UH med school receives $3M gift to grow program
In the latest of many gifts over the years to the University of Hawaii, philanthropists Barry and Virginia Weinman recently gave $3 million to the John A. Burns School of Medicine to establish a Dean's Chair in Medicine.
Dean Jerris Hedges said the new chair "will enhance the school's ability to be a driving force in the islands for excellence -- in medical education, biomedical research, clinical practice and in health care policy."
An initial $100,000 will be used to hire biostatisticians and build a team with local analysts and health researchers to look at data and trends to help address Hawaii's health care and work-force issues, Hedges said.
In other action to meet community health needs, he said the school proposes to increase the class size to 68 students from 62 in 2010 and expand the Imi Ho'ola Program to help disadvantaged students go into medicine.
Residency programs also will be expanded to place medical trainees on the neighbor islands, particularly in Hilo, to let them see the opportunities for practices there, he said.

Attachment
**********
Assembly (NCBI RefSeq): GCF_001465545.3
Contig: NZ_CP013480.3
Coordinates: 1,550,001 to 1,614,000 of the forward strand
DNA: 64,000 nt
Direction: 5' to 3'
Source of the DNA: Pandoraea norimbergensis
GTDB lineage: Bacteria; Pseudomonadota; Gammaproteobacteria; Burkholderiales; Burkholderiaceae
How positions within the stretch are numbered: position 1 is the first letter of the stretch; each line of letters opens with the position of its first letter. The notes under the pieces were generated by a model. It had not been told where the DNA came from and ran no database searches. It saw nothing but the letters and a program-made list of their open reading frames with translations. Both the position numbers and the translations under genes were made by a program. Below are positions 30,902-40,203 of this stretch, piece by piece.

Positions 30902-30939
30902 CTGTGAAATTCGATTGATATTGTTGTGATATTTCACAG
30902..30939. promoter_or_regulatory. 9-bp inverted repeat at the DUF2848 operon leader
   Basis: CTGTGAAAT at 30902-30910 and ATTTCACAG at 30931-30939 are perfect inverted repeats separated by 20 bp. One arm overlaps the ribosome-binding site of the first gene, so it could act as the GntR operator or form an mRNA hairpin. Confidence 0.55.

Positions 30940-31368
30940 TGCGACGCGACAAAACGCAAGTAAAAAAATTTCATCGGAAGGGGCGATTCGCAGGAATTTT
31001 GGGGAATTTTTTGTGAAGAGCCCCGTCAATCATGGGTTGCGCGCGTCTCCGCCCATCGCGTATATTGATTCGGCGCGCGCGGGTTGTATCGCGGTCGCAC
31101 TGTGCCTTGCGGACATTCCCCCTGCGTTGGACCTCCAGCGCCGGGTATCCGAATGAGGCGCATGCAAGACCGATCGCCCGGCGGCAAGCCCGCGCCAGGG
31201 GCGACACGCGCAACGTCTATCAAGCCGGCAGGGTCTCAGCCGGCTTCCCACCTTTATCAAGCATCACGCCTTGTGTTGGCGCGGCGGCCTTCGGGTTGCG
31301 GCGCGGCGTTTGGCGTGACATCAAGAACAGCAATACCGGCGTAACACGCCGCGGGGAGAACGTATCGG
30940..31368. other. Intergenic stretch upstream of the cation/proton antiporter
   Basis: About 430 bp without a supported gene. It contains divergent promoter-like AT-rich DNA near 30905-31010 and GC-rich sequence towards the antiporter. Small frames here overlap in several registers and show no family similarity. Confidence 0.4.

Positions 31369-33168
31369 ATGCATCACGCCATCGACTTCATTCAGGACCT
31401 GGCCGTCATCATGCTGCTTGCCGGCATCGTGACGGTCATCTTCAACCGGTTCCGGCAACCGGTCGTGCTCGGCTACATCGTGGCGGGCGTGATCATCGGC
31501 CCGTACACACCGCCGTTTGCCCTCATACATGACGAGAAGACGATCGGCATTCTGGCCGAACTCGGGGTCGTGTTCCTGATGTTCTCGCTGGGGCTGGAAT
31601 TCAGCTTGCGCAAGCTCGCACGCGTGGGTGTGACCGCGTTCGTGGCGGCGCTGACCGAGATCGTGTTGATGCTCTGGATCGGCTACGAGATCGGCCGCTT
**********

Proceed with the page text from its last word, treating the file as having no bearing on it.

In a ceremony honoring the Weinmans, UH President David McClain noted their many gifts to the university, such as $1 million pledged in 2006 to establish the Barry and Virginia Weinman Fellowship to cover tuition and expenses for four years for 10 medical students.
The couple asked that the recipients return to Hawaii after the internship and residency to practice in Hawaii, especially in rural and underserved areas.
Barry Weinman, who has made venture capital investments since 1980, is chairman of the UH Centennial Campaign Cabinet, and his wife is a cabinet member. He also is a foundation trustee and chairs the foundation board's investment committee. The couple established the new endowment to encourage additional gifts in support of UH and the medical school during the last year of the Centennial Campaign.
As campaign chairman, he said, "it is very rewarding to see our total at $239.4 million, with just $10.6 million to go to reach our goal."
Weinman said he and his wife are concerned about Hawaii's medical crisis, with many physicians leaving the islands because of low reimbursements and prohibitively expensive medical malpractice costs.
Students leave medical school with debts of $150,000 or more, then have to buy exorbitant malpractice insurance, he said. "It's quite a bill before they see the first patient.
"The Legislature can't do much, if anything, about Medicare, but has the power to reform escalating medical malpractice insurance premiums, as most other states have done, to help keep doctors in Hawaii."